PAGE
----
Sound Advice: Adrian Belew Power Trio with Saul Zonana (May 18)

Northern Kentucky-born guitar grandmaster Adrian Belew brings his trio to the 20th Century Theater

May 16, 2017 at 10:10 am

click to enlarge Adrian Belew Power Trio - Photo: Provided
Photo: Provided
Adrian Belew Power Trio

Adrian Belew should be in the Rock and Roll Hall of Fame. The Northern Kentucky native’s career as a performer might be too under the mainstream radar to get him in, though you could make an argument that his influence has cast a pretty big shadow on the “Alternative” music of the past 40 or so years. The Rock Hall has inducted many musicians under the guise of the “Award for Musical Excellence,” which was formerly known as the “Sidemen” award. And if you don’t think Belew at the very least meets those qualifications, you don’t know much about the guitarist/singer/songwriter/explorer’s career.

Just a rote telling of Belew’s life in music would be a good read, but he’s recently been recounting stories from his past on his Facebook page that are so funny, thoughtful and engaging, an autobiography would likely be an instant musician-memoir classic.

After moving to Nashville in the early ’70s, Belew caught Frank Zappa’s attention while playing with a cover band, soon joining the iconic rocker as a touring guitarist. Though wildly proficient on guitar, Belew was (and remains) a true “artist” with his instrument, a remarkably adventurous player capable of conjuring sounds no one has ever heard come out of a guitar before. That mix of imagination and skill impressed other legendary, forward-thinking eccentrics; later in the ’70s, Belew joined David Bowie’s band, touring and appearing on the Lodger album, and in 1980 he began working with Talking Heads, contributing to the classic Remain In Light album and touring with the group.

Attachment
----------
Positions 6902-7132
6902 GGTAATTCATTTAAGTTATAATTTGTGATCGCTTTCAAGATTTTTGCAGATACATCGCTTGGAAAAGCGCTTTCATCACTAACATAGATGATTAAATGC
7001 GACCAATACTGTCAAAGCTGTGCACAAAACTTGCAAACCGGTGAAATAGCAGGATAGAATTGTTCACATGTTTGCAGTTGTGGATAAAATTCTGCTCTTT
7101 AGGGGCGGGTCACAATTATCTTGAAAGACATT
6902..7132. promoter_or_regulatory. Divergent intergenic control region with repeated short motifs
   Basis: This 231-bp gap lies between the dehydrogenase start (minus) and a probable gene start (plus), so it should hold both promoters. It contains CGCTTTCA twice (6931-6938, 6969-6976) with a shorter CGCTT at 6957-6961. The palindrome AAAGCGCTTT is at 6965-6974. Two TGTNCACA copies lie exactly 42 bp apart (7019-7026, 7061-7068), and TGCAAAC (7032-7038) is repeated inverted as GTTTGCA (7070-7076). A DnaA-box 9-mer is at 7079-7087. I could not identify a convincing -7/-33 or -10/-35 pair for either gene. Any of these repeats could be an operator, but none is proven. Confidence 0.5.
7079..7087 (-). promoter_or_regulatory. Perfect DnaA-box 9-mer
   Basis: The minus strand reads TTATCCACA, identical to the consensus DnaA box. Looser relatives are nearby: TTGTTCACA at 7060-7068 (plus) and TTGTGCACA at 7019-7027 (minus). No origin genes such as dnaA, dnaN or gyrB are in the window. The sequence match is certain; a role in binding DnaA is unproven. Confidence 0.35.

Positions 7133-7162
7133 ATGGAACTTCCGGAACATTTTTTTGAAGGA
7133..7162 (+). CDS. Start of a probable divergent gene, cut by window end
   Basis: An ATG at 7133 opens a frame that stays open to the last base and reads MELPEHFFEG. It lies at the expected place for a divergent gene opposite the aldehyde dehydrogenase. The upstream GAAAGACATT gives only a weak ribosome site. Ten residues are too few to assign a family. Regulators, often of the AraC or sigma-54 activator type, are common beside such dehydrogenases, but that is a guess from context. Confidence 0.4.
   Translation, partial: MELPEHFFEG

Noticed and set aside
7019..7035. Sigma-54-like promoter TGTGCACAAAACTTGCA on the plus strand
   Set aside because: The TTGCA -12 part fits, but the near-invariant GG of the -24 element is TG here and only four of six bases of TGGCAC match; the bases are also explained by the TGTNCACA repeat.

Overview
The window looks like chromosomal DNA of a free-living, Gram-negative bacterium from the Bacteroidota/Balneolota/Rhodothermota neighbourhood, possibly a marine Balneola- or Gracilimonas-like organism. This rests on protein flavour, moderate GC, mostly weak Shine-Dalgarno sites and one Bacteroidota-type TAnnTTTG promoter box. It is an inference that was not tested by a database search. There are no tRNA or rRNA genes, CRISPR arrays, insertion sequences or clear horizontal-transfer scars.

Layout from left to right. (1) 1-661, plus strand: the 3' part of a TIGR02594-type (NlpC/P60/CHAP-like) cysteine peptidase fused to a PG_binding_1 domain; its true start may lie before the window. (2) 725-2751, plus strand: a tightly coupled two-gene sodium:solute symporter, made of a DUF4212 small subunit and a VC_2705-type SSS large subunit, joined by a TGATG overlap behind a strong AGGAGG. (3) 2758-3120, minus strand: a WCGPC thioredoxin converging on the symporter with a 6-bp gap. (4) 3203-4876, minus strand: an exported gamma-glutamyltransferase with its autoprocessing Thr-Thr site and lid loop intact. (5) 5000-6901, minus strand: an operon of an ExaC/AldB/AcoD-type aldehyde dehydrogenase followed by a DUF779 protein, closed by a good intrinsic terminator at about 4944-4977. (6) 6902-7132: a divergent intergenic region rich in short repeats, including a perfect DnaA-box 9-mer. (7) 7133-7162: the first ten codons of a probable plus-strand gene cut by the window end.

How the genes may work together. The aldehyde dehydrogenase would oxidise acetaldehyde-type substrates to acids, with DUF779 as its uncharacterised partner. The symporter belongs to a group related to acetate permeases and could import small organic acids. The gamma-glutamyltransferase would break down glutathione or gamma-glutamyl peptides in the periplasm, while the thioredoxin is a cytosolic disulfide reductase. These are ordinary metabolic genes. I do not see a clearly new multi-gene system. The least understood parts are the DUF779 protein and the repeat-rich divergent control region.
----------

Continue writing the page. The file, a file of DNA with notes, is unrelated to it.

Belew’s “sideman” roles could have ended there and his legacy would still be a crucial piece of modern music’s development. But like his playing, Belew has always pushed forward to new challenges. Belew joined iconic Prog Rock band King Crimson, — not as a sideman, but a full-fledged member — singing, writing and playing guitar alongside another artful guitar wizard, Robert Fripp. Belew got to show off his knack for melody and singing with King Crimson, something showcased gloriously on his underrated solo albums, which became grand exhibitions of his broad talents. Belew has some rare gifts; few artists are so radically inventive and game changing as an instrumentalist, yet also capable of writing beautifully crafted Pop-oriented songs. He further showcased his melodic side with The Bears, a band formed with Cincinnati music legends psychodots, which has been creating indelible Pop Rock off and on since the mid-’80s.

The rest of Belew’s career has been just as unpredictable and fascinating. His further studio work should also be considered when making the case for Belew’s Rock Hall credentials, having included historic albums like Nine Inch Nails’ The Downward Spiral and Paul Simon’s Graceland. The first film score he did was for Pixar’s animated short Piper, which won him an Academy Award this year. Always an embracer of new technology in music, Belew created an expansive app project called FLUX, which features original music and is described as “a creative toolkit for the next generation of musicians and sound designers.”

Belew’s current tour features his Power Trio bandmates, Julie Slick (bass) and Tobias Ralph (drums). The show begins with the trio playing music from his solo albums, plus some King Crimson songs and “touches” of Bowie and Zappa material. The second part of the show has Belew performing acoustic material from the FLUX app. The trio returns for the night’s third act, which includes parts of Belew’s symphonic piece, “e,” and finishes with a pair of King Crimson cuts.

The concert is a good sampling of Belew’s immense artistry — perhaps someone should send a few tickets to Cleveland for the gatekeepers of the Rock Hall.

Click here for tickets/more show info.